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Willets Pt. businesses must stay, Council should reject proposal

Benjamin M. Haber, Flushing

Community Board 7's 21-15 vote in favor of the Willets Point development proposal, together with the claimed unfairness upon those of the public attempting to speak against the proposal, does not demonstrate a mandate to destroy over 225 viable businesses and the livelihood of over 1,300 employees and thousands of their dependents (“CB 7 vote on Willets not a green light: Pols,” July 10).

The next step in the process is Borough President Helen Marshall. It should be noted that Marshall supported cutting down over 100 trees in Flushing Meadows Corona Park to construct a grand prix race track in the park. She also thought it was a grand idea to build a New York Jets football stadium in the middle of the park, effectively destroying a much-needed and -used urban park. Marshall, in deference to her fat cat real estate constituents, will support the proposal and the little people be damned.

In the end, the decision will rest with the City Council and possibly the courts. The Council's members should keep in mind that CB 7's vote was no mandate to destroy over 225 businesses for a 700-room hotel in an area besotted with hotels and a convention center in a city that already has one and at a time when convention centers are a glut in this country. The vast bulk of money spent in small businesses remains in the community and distinguished from big box companies. Upscale shops serve no greater public service than the businesses currently in Willets Point.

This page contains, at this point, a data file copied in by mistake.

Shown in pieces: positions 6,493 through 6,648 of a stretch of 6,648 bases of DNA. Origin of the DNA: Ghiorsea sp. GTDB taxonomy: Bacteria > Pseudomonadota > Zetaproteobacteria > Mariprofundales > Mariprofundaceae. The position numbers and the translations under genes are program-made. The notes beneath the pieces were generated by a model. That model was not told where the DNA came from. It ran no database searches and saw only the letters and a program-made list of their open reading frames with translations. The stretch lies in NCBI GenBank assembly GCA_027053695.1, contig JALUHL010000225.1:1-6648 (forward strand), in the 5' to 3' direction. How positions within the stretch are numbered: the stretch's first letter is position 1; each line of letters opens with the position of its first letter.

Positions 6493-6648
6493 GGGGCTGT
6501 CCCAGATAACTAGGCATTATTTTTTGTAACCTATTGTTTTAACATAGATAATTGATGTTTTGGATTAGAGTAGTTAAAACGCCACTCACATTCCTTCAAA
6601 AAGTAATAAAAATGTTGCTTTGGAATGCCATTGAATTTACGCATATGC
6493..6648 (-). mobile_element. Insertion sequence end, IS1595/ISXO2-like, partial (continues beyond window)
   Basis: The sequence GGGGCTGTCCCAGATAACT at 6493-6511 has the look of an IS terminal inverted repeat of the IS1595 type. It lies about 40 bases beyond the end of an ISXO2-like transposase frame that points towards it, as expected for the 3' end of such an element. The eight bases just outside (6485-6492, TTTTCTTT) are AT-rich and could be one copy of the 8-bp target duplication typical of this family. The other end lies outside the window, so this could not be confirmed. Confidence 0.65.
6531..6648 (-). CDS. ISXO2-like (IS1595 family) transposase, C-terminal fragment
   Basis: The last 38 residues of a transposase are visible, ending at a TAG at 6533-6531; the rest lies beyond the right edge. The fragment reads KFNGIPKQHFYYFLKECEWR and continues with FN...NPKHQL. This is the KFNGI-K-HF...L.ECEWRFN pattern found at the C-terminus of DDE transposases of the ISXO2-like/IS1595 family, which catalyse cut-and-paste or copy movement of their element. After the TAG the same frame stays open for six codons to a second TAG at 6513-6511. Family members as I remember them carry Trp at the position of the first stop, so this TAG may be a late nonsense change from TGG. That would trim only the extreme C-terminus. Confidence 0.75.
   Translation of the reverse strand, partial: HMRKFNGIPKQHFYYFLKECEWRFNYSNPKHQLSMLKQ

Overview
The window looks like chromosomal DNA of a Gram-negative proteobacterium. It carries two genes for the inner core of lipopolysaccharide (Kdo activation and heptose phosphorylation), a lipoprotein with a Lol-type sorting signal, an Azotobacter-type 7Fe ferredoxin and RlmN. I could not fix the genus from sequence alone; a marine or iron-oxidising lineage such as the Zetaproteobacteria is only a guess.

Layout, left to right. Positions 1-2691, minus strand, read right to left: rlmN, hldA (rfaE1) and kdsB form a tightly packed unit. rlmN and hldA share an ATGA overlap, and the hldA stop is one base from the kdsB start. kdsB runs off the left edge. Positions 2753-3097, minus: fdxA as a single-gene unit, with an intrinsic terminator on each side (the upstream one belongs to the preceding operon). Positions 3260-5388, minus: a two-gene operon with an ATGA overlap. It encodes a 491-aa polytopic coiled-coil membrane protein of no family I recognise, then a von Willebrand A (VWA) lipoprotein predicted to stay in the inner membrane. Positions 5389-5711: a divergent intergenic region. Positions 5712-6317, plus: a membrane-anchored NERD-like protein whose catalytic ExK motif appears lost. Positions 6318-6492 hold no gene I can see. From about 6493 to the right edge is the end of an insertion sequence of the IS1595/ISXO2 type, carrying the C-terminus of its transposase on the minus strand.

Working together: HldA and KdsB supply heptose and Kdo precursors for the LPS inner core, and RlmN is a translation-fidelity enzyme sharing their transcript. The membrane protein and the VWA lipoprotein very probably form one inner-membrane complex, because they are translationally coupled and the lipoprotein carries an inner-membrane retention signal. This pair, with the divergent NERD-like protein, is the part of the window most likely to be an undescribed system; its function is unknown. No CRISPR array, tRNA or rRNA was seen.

Most importantly, there were conditions attached to the CB 7 vote. Should the Council be inclined, notwithstanding the above, to approve the proposal, it must not be done unless there exists in legally enforceable documents and clear language compliance with every condition imposed by CB 7.

That includes finding suitable locations for each business that does not want to leave the city. Proposed retraining of a paltry few hundred, well-trained employees currently in Willets Point, with complete speculation as to what jobs in our current poor economy are available, will not suffice. The city must demonstrate exactly what jobs are available and where they are.

The city Economic Development Corporation has little or no interest in the plight of small business. Its constituents are the rich and under no circumstances must their assurances be accepted at face value. It has no credibility and in the absence of legally binding agreements and designated placement of the current businesses and their employees, the proposal must be rejected.

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